The 750,000th engine rolls off the production line 17 years later


JCB took a milestone earlier this month after its award-winning 750,000th engine rolled off the production line.

According to the company, production started at JCB Power in 2004.

Additionally, expanding production to India seven years later helped the company “power” up to the “benchmark” number.


In a statement Lord Bamford, Chairman of JCB, said:

“750,000 engines is an important milestone considering that we only started manufacturing 17 years ago. “

“So much has been accomplished during this time with our engines, including two world ground speed records. “

“With the development of our new hydrogen engine, there is so much more to come. The future of our engine business looks very bright.

According to the company, it has manufactured more than half of the 750,000 engines in JCB Power Systems, which produces a range of 55 to 212 kW.

The motors are used to power JCB’s products and those of customers who manufacture equipment such as sweepers, screens, crushers and barges.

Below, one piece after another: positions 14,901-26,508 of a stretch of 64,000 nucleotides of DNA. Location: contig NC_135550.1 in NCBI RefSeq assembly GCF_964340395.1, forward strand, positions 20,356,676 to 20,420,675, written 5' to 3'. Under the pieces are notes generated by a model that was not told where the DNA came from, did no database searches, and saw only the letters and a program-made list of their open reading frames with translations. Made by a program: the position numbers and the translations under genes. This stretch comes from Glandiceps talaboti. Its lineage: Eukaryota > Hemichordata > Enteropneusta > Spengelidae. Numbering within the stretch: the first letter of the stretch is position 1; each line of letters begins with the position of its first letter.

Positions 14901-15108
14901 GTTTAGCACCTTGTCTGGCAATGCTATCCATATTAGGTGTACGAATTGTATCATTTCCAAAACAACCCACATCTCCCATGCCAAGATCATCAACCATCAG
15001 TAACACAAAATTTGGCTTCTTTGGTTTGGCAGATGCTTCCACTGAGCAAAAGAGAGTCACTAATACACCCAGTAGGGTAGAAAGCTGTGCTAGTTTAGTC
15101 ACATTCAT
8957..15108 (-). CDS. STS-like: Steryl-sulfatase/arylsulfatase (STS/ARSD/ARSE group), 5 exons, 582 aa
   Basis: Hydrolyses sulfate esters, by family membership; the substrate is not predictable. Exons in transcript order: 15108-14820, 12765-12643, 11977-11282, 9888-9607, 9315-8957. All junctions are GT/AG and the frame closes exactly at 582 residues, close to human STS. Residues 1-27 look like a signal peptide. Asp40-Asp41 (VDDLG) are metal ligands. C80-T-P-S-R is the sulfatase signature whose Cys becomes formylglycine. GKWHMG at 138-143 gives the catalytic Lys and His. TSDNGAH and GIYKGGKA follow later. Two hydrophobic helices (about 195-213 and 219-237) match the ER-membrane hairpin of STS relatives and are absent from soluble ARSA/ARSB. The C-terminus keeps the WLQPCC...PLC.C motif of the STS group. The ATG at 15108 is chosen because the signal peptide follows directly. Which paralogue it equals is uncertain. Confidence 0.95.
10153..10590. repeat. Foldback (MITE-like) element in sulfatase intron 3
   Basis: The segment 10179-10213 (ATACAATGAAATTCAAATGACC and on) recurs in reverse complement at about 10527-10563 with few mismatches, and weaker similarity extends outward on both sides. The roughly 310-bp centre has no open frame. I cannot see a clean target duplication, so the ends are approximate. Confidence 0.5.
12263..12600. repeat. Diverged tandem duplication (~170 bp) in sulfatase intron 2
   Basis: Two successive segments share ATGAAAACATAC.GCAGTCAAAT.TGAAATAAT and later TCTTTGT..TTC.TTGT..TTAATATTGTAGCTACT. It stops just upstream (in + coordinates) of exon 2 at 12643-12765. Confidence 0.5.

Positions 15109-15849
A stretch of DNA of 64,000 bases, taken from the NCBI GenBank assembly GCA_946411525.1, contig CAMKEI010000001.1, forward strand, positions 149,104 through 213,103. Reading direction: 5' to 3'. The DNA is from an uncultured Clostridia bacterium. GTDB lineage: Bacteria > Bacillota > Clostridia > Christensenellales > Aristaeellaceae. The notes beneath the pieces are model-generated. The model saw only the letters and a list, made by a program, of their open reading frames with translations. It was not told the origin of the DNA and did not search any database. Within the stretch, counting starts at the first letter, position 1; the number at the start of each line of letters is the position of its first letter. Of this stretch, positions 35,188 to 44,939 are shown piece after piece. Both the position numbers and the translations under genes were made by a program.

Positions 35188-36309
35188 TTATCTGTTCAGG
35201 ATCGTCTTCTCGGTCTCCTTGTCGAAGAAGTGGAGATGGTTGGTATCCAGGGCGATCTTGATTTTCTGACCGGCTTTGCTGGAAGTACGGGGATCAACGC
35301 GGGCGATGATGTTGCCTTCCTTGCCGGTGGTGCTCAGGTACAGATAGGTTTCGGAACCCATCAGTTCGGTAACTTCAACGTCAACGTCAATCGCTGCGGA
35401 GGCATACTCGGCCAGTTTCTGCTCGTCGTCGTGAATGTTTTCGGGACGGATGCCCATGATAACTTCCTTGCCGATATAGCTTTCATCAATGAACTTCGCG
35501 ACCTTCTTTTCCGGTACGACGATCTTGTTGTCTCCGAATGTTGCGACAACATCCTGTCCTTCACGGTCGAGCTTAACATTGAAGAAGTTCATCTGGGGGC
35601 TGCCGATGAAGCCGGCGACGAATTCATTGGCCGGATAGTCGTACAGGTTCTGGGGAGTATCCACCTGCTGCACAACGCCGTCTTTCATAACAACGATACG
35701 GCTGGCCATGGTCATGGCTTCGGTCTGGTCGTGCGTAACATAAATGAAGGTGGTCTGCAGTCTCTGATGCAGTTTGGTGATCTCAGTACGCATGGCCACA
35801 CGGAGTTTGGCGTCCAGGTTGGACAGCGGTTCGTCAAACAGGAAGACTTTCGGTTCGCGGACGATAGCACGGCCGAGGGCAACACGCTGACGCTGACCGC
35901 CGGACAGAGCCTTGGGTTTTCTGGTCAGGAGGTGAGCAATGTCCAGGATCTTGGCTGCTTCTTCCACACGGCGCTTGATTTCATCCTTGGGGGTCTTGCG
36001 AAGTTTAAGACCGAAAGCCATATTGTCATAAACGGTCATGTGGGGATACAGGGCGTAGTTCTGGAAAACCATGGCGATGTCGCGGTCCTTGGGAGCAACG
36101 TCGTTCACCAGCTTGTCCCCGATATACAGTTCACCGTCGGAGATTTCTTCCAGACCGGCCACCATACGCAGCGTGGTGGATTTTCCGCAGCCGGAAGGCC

JCB India’s Delhi plant currently manufactures around 48 engine variants for the Indian market and for export.

Highlights of the past 17 years of engine production include the Queen’s Award for International Trade for JCB Power Systems in 2016, honoring a 325% growth in third-party sales.

Auction report: “strong” demand leads to an 88% authorization

In other machinery-related news, Hennessy Auctioneers posted an 88% clearance in its last online machinery auction on Saturday, December 18.e, 2021.

He organized the auction entirely online, in collaboration with LSL Auctions, at the old market of Portlaoise (Eircode R32 WT10), Co Laois.

Speaking after the auction, a spokesperson said It is agriculture:

“The auction attracted the largest number of online bidders ever with 773 registered bidders. There was 88% clearance of 462 lots.

“The demand was very strong for all types of equipment. However, there is a lot of interest in the well-thought-out equipment, including in the UK.

Read the full report.


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